Gymnastics at the 2004 Summer Olympics – Men's pommel horse

The men's pommel horse competition was one of eight events for male competitors of the artistic gymnastics discipline contested in the gymnastics at the 2004 Summer Olympics in Athens. The qualification and final rounds took place on August 14 and August 22 at the Olympic Indoor Hall. There were 80 competitors from 31 nations, with nations competing in the team event having up to 5 gymnasts and other nations having up to 2 gymnasts.[1] The event was won by Teng Haibin of China, the nation's first victory in the pommel horse since 1984 and second overall. Marius Urzică of Romania took silver to become the first man to win three medals on the pommel horse (silver in 1996, gold in 2000). Takehiro Kashima put Japan back on the pommel horse podium for the first time since 1988 with his bronze.

Men's pommel horse
at the Games of the XXVIII Olympiad
Athens Olympic Indoor Hall - exterior.jpg
O.A.C.A. Olympic Indoor Hall
VenueO.A.C.A. Olympic Indoor Hall
Dates14 August (qualifying)
22 August (final)
Competitors81 from 30 nations
Winning score9.837
1st place, gold medalist(s) Teng Haibin
2nd place, silver medalist(s) Marius Urzică
3rd place, bronze medalist(s) Takehiro Kashima
← 2000
2008 →


This was the 21st appearance of the event, which is one of the five apparatus events held every time there were apparatus events at the Summer Olympics (no apparatus events were held in 1900, 1908, 1912, or 1920). Two of the eight finalists from 2000 returned: gold medalist (and 1996 silver medalist) Marius Urzică of Romania and two-time bronze medalist Alexei Nemov of Russia. Urzică had won the 2001 and 2002 world championships, but placed fifth in 2003. The reigning world champions were Teng Haibin of China and Takehiro Kashima of Japan, who tied for the lead in 2003.[1]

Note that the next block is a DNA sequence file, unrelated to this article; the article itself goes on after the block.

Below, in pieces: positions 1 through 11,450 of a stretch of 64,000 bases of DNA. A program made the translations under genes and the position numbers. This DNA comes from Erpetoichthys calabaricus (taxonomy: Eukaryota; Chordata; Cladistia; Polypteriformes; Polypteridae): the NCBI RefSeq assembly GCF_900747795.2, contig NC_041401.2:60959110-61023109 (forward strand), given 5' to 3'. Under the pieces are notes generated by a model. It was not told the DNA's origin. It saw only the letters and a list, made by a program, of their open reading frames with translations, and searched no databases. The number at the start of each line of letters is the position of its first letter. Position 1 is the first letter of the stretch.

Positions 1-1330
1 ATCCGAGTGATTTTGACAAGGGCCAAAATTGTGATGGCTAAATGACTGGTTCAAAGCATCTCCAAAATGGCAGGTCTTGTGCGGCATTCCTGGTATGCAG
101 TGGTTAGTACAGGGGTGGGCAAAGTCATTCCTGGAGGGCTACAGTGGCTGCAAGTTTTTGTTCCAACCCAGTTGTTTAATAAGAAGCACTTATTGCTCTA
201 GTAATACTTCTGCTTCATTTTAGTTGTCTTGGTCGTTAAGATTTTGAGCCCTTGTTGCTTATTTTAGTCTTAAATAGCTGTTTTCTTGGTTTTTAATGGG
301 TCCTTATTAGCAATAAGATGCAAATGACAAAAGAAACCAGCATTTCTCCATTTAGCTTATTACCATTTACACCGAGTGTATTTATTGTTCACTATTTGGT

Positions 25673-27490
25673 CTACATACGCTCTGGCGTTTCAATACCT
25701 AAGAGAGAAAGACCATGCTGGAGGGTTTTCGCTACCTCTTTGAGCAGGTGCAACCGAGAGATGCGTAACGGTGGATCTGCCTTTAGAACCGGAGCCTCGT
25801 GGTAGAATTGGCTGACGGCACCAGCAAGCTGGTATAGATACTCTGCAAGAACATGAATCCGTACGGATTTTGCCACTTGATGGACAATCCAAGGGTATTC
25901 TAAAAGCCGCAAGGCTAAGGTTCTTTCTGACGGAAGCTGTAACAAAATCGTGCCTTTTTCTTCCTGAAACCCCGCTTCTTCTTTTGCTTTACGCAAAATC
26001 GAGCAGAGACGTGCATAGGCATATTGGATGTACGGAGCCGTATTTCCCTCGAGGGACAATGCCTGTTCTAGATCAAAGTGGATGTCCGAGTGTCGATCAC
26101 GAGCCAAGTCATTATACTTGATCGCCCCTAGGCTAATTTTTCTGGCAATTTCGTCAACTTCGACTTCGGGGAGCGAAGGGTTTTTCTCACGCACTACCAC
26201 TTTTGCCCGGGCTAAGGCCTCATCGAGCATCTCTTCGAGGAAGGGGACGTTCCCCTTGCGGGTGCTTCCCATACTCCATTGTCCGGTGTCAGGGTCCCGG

Colombia, Malaysia, and Tunisia each made their debut in the men's pommel horse. The United States made its 19th appearance, most of any nation; the Americans had missed only the inaugural 1896 pommel horse and the boycotted 1980 Games.

Competition formatEdit

The 1996 gymnastics competition had introduced the "7–6–5" format, in which each team had 7 members, designated 6 for each apparatus, and had 5 count for team scores. In 2000, this was reduced across the board to a "6–5–4" format; the 2004 competition kept this format. Further, while in 1996 all 7 team members could compete on each apparatus for individual purposes, in 2000 and 2004 only the 5 designated for that apparatus competed. The 2000 competition had also eliminated the compulsory exercises; only voluntary exercises were done on each apparatus. The qualifying round scores were used for qualification for the team all-around, individual all-around, and apparatus finals.

The top eight gymnasts, with a limit of two per nation, advanced to the final. Non-finalists were ranked 9th through 80th based on preliminary score. The preliminary score had no effect on the final; once the eight finalists were selected, their ranking depended only on the final exercise.[1][2]


All times are Greece Standard Time (UTC+2)

Date Time Round
Saturday, 14 August 2004 Qualifying
Sunday, 22 August 2004 22:39 Final



Eighty-one gymnasts competed in the pommel horse event in the artistic gymnastics qualification round on August 14. The eight highest scoring gymnasts advanced to the final on August 22.


Rank Gymnast Nation Start
  Ukraine   Bulgaria   Greece   South Korea   Georgia   France Penalty Total
  Teng Haibin   China 10.00 9.85 9.90 9.85 9.80 9.80 9.85 9.837
  Marius Daniel Urzică   Romania 10.00 9.85 9.85 9.85 9.80 9.80 9.80 9.825
  Takehiro Kashima   Japan 10.00 9.80 9.75 9.75 9.80 9.80 9.80 9.787
4 Huang Xu   China 10.00 9.80 9.75 9.75 9.80 9.80 9.75 9.775
5 Víctor Cano   Spain 10.00 9.80 9.80 9.80 9.70 9.65 9.75 9.762
6 Paul Hamm   United States 10.00 9.75 9.75 9.75 9.65 9.70 9.75 9.737
7 Rúnar Alexandersson   Iceland 10.00 9.65 9.75 9.75 9.70 9.70 9.75 9.725
8 Hiroyuki Tomita   Japan 9.80 9.00 9.05 9.10 9.10 9.10 9.00 9.062


  1. ^ a b c "Pommelled Horse, Men". Olympedia. Retrieved 2 December 2020.
  2. ^ Official Report, Results Book for Artistic Gymnastics.